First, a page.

The subpoena also gives McGahn until May 7 to hand over documents related to ex-National Security Adviser Michael Flynn discussing sanctions with former Russian Ambassador Sergey Kislyak; Trump's firing of former FBI Director James Comey; and possible pardons for Flynn, Trump's ex-lawyer Michael Cohen, and Trump's former campaign chairman Paul Manafort. Catherine Garcia

April 15, 2019

The House's Intelligence and Financial Services committees have issued subpoenas to Deutsche Bank and three other banks, seeking information on President Trump's finances and their deals with Russians, multiple people with knowledge of the matter told The New York Times on Monday.

Over the last 20 years, Deutsche Bank has lent Trump more than $2 billion, despite his defaults and bankruptcies. A spokeswoman for Deutsche Bank told the Times they are "engaged in a productive dialogue" with the committees. The bank and the committees have been going back and forth for months, the Times reports, with Deutsche Bank arguing that if the subpoena's scope was narrowed, the documents would be ready faster.

Subpoenas were also sent to Bank of America, JPMorgan Chase, and Citigroup, for records related to business conducted with suspected money launderers from Russia and other Eastern European countries, the Times reports. Catherine Garcia

April 2, 2019

The House Oversight Committee on Tuesday served four subpoenas as part of its investigations into the White House's security clearance process and the Trump administration's attempt to add a citizenship question to the 2020 census.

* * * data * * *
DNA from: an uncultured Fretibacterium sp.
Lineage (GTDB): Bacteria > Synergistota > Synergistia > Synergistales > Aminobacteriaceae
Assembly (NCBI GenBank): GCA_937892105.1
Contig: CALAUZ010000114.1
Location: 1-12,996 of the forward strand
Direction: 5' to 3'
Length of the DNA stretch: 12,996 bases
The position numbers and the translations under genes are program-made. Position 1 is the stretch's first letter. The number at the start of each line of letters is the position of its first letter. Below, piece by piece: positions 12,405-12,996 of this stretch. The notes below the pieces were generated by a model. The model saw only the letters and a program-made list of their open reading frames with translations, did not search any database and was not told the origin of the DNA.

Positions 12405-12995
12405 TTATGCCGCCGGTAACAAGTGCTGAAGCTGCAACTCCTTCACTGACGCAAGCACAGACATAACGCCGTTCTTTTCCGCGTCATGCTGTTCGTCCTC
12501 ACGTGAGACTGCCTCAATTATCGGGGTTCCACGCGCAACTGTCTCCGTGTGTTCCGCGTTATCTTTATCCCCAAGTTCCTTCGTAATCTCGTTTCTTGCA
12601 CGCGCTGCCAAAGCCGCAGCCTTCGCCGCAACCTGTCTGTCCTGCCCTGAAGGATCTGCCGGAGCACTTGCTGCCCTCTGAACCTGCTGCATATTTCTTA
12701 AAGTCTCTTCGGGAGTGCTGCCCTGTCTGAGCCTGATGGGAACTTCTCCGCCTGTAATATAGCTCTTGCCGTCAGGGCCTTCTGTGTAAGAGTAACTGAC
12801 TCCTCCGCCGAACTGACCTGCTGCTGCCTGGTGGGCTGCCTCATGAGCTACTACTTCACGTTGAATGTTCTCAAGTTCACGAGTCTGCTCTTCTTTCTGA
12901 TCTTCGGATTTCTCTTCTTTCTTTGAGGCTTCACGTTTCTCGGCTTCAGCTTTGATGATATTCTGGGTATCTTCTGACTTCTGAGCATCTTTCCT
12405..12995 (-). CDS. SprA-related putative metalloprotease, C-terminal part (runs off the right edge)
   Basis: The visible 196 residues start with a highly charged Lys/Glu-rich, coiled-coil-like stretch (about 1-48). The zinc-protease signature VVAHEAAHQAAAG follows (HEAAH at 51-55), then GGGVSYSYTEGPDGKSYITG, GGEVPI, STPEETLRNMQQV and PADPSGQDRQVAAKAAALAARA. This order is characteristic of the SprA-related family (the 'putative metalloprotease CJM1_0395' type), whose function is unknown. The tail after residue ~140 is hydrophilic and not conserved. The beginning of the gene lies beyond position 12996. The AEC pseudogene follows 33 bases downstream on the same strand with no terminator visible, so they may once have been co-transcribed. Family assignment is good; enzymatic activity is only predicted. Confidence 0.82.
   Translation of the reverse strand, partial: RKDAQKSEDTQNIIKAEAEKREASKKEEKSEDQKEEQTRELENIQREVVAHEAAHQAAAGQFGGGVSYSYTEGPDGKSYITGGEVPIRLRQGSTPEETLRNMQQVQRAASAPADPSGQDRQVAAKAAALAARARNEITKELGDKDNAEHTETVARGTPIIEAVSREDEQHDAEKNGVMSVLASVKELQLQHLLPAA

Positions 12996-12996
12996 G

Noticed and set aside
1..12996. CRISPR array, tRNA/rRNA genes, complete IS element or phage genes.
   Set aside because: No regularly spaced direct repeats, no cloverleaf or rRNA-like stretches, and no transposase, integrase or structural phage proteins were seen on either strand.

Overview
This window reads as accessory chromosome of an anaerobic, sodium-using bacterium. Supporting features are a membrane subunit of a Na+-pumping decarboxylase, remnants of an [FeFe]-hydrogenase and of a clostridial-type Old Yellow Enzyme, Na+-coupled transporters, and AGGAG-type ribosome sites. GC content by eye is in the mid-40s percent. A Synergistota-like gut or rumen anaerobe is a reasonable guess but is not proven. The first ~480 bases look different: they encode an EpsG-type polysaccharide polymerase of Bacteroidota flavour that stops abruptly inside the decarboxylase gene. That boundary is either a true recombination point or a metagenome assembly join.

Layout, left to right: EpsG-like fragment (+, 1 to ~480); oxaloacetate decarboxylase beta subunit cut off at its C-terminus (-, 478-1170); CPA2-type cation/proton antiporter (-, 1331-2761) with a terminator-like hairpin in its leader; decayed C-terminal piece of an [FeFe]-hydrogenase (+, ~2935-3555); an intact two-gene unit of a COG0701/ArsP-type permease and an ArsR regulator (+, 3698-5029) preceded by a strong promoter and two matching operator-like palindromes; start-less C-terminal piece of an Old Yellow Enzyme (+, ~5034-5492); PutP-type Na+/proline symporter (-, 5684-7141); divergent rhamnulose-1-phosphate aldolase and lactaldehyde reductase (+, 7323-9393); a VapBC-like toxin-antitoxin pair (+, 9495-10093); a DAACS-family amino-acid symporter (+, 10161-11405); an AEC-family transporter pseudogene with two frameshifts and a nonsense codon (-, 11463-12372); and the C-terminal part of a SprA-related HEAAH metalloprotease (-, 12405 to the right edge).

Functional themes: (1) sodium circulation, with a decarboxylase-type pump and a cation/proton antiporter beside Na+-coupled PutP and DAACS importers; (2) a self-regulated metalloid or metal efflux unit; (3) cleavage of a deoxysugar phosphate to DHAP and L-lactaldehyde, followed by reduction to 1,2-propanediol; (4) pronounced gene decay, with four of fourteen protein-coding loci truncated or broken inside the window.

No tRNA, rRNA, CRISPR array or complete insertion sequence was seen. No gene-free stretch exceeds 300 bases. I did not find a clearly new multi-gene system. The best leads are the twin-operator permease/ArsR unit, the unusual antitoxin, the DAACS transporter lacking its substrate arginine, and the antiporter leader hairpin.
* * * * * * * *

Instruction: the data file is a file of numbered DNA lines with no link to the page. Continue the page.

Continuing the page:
A whistleblower from the White House Personnel Security Office told Congress that career officials in her department rejected dozens of White House security clearances, but they were overruled in 25 cases. One of the subpoenas was served to former White House Personnel Security Director Carl Kline, and the committee's chairman, Rep. Elijah Cummings (D-Md.), said he hopes "this is the last subpoena we need to issue on this topic and that the White House agrees to cooperate, to schedule interviews for the next four officials we want to interview, and to turn over the documents we have been seeking for months."

The other three subpoenas stem from the White House wanting to add a citizenship question to the 2020 census, and were served to Principal Deputy Assistant Attorney General John Gore for his testimony and Attorney General William Barr and Commerce Secretary Wilbur Ross for documents. "The committee is trying to determine the real reason Secretary Ross added the citizenship question, and the documents and testimony covered by these subpoenas are critical to answering that question," Cummings said. Catherine Garcia